Advancements in chemotherapy and radiation therapies have increased survival rates in cancer patients. Late effects of therapy, including infertility, become increasingly more important with increased survival. High dose alkylating agents, total body irradiation and radiation to the gonads have the greatest effect on fertility. Fertility preservation therapies improve the reproductive potential of adolescent and young adult cancer patients receiving cancer therapies. Gonadal shielding, ovarian transposition and embryo cryopreservation are standard fertility preserving therapies. Oocyte and ovarian tissue cryopreservation have proven successful and the latter may be implemented under IRB approval. Gonadal suppression with gonadotropin releasing hormone agonist (GnRH) therapy has yielded conflicting results and larger prospective trials in both adolescents and adults are necessary. A team approach involving oncology, gynecology and reproductive endocrinology and infertility provides the best outcome for patients.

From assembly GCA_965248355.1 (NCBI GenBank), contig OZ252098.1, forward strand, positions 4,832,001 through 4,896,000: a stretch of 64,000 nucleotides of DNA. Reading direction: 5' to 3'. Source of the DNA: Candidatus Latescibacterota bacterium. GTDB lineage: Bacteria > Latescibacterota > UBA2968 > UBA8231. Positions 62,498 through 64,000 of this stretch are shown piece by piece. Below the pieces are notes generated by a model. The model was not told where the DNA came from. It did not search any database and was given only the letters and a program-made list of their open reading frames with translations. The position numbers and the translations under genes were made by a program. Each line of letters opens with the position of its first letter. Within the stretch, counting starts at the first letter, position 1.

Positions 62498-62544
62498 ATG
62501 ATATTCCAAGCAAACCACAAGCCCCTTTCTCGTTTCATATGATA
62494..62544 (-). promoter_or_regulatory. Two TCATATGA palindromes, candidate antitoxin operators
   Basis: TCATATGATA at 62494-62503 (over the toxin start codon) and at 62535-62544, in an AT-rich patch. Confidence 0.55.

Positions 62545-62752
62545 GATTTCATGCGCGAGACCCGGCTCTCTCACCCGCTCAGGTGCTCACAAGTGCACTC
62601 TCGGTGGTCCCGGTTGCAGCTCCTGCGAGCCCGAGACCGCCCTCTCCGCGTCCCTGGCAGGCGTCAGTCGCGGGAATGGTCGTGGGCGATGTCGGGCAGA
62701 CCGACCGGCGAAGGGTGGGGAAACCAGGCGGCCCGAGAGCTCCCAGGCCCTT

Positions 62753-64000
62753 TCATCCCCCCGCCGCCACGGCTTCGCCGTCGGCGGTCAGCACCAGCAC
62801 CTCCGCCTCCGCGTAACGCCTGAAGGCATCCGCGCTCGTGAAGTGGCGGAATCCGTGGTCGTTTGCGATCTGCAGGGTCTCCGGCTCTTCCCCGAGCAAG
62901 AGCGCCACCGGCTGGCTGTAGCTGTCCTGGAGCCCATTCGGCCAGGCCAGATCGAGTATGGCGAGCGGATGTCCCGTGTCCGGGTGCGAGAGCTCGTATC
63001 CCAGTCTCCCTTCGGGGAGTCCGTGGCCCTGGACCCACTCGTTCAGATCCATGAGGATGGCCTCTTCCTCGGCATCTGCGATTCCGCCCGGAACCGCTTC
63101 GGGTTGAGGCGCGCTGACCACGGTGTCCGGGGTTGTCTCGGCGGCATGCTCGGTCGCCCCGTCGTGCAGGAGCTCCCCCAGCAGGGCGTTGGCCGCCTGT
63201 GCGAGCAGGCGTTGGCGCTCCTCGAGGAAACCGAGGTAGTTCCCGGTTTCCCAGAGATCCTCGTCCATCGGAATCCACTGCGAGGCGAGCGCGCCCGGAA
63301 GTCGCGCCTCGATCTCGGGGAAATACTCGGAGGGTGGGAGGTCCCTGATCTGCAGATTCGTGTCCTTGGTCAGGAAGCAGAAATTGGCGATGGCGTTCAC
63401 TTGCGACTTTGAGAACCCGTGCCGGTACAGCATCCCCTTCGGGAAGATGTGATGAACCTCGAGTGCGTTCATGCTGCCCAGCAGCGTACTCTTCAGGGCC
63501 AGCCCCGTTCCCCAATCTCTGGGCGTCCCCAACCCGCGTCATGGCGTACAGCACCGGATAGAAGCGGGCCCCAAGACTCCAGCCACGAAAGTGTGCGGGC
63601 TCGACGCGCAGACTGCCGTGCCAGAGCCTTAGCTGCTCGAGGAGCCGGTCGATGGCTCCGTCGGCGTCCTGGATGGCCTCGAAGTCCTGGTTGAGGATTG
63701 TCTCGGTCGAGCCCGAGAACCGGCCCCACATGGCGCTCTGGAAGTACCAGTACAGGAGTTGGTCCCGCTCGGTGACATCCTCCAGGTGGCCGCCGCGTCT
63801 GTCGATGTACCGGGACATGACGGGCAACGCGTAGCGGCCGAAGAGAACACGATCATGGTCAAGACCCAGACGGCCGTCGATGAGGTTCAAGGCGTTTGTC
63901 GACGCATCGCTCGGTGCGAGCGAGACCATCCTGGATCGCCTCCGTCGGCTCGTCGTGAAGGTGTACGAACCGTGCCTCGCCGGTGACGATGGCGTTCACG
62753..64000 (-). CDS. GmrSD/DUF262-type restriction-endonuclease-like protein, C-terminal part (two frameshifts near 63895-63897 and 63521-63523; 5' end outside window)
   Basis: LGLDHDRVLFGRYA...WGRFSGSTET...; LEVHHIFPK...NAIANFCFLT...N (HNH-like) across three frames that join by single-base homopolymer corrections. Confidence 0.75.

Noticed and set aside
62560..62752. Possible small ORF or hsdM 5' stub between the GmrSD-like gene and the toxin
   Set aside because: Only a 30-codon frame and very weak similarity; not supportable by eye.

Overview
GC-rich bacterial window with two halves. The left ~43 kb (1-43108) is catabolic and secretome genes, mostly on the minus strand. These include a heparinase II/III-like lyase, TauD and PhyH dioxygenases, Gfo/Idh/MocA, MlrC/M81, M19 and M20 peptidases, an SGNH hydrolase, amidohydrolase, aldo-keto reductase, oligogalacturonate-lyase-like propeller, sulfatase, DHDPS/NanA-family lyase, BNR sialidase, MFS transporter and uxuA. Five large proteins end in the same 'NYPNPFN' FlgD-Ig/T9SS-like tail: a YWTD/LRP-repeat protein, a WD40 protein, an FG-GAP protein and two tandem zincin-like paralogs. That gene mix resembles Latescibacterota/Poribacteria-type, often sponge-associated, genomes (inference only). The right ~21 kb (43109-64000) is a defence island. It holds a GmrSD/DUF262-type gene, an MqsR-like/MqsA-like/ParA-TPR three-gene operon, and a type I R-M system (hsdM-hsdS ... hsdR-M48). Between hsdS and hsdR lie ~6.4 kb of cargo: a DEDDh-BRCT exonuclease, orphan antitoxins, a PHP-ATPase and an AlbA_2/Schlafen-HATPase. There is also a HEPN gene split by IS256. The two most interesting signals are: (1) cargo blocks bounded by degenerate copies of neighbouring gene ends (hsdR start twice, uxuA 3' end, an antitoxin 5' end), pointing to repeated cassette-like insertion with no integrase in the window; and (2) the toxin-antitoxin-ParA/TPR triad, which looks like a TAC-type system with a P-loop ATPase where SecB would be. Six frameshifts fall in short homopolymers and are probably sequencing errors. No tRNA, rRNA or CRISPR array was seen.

Ref: Ped. Endocrinol. Rev. 2012;10(1):174-187
Key words: fertility preservation, oncofertility, cancer, oncology, pediatric and adolescent gynecology,
adolescent and young adult (AYA), ovarian failure, infertility, chemotherapy, radiation therapy, ovarian reserve, ovarian reserve testing